When it comes to self-care, you can find all sorts of information, but not all of it is helpful. You might get the impression you need to start setting aside more of your day for a whole new routine, or else you aren’t going to have time to do all you should be doing. The reality is self-care should be a comforting part of your lifestyle, helping you feel better and not creating more stress or straining your schedule. Here’s how that can work.
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Spend Time Chilling Out
Do you set aside time regularly to just relax? Psychology Today explains that taking a break from the daily rigamarole is an important investment in your mental health. It’s a chance to recharge your inner being, and it doesn’t much matter what activity you choose to savor, so long as you ensure you get routine “me time.”
Consider journaling, reading a book, or watching tv, and ensure your special activity is available to you when you have time. You might need to cart your journal or book along to the hair salon or for lunch breaks, or watch tv after the kiddos go to bed. Carve out time, and if your budget is limited, consider a streaming device, a portable way to snag your favorite shows. Research and compare various options to help you choose the best model for your TV and wallet.
If You Don’t Snooze, You Lose
Sleep often gets a bum rap, as it’s associated with being lazy, or simply not accomplishing anything valuable. In fact, sleep appears to be especially useful. According to Tuck, when people don’t get sufficient sleep, it can lead to an increased risk of declining mental health. People who lack quality sleep are more apt to suffer with issues such as anxiety, depression, ADHD, eating disorders, and substance abuse. At the same time, people with mental illnesses are frequently troubled with insomnia. This can lead to an unfortunate snowball effect.
Protecting your time snoozing is a protection for your mental wellness, so look for ways to enhance your sleep quality. Avoid caffeine late in the day, skip naps, and set firm times for bed and rising in the morning. Spend some time in bright light during the day to encourage your body’s natural rhythms, and cut down on screen time before turning in at night, since the blue light from electronics could make you feel more awake.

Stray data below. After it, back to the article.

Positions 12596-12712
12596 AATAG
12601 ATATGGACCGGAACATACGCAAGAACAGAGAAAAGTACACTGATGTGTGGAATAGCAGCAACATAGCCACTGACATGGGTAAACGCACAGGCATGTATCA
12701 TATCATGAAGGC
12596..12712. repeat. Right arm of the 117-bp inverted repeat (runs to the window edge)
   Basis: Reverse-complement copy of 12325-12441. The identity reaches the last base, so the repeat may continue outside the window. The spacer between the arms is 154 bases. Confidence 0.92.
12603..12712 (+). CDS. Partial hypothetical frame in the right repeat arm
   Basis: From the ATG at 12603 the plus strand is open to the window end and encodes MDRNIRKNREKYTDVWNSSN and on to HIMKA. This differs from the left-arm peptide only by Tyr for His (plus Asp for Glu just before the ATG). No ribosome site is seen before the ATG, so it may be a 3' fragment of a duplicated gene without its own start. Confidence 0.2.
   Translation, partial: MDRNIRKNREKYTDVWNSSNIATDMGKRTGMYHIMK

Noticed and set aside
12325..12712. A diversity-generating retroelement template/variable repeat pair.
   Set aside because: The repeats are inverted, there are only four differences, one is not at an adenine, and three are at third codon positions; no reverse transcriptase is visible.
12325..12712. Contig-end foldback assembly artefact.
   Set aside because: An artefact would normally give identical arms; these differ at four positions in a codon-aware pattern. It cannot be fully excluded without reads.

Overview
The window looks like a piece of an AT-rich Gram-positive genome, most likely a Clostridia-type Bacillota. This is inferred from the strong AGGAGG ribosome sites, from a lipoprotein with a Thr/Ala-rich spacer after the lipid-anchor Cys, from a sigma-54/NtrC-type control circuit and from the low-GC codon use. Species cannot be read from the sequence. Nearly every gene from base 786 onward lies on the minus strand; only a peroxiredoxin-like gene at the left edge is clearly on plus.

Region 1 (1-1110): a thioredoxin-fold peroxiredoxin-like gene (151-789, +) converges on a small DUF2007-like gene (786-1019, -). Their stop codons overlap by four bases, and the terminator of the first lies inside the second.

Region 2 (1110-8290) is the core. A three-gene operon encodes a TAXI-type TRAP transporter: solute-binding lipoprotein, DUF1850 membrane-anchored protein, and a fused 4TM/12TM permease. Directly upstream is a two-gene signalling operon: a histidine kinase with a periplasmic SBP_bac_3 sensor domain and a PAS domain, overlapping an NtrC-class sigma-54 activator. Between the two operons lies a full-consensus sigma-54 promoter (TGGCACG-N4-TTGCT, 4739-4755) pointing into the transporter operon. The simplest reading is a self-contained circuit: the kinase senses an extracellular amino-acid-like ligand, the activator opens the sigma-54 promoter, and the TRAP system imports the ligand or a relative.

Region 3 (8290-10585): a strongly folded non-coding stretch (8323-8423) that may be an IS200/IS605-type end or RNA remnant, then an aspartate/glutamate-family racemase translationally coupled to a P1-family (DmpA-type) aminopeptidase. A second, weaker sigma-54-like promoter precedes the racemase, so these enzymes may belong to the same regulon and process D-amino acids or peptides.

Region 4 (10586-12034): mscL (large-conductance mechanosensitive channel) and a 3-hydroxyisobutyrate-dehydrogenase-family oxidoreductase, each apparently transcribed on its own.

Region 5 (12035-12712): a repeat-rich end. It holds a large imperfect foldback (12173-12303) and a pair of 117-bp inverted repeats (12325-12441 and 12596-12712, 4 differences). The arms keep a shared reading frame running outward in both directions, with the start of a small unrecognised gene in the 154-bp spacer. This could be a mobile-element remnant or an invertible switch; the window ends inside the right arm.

Stretch Your Legs
We often think of exercise as something that benefits our physical bodies, but Mental Health America notes it also offers important mental health benefits. A routine workout can lower your risk for issues such as depression, anxiety, and substance use disorders. It helps release feel-good chemistry in your brain, as well as a protein that helps protect nerve cells in your brain. It also releases chemicals that can help you process information, think more clearly, and regulate your emotions.
You don’t need to exercise for long periods of time, as just ten minutes of moderate to vigorous activity three times a day, five days a week is enough. You can join a fitness center or set up a home gym for your convenience.
For those new to exercise, a brisk walk, dancing, or swimming can be ideal, gradually improving your endurance and flexibility, while being easy on your joints. Include some strength-building exercises a couple days per week as well. Resistance band exercises or body weight training are worth considering. Gentle yoga can be the best of both worlds, boosting endurance and flexibility while simultaneously building strength.
Self-care should benefit your mental well-being and not add stress to your lifestyle. Ensure you spend time relaxing regularly, get enough sleep, and snag ten minutes of exercise here and there. With these simple changes, you can enjoy better wellness and improved quality of life.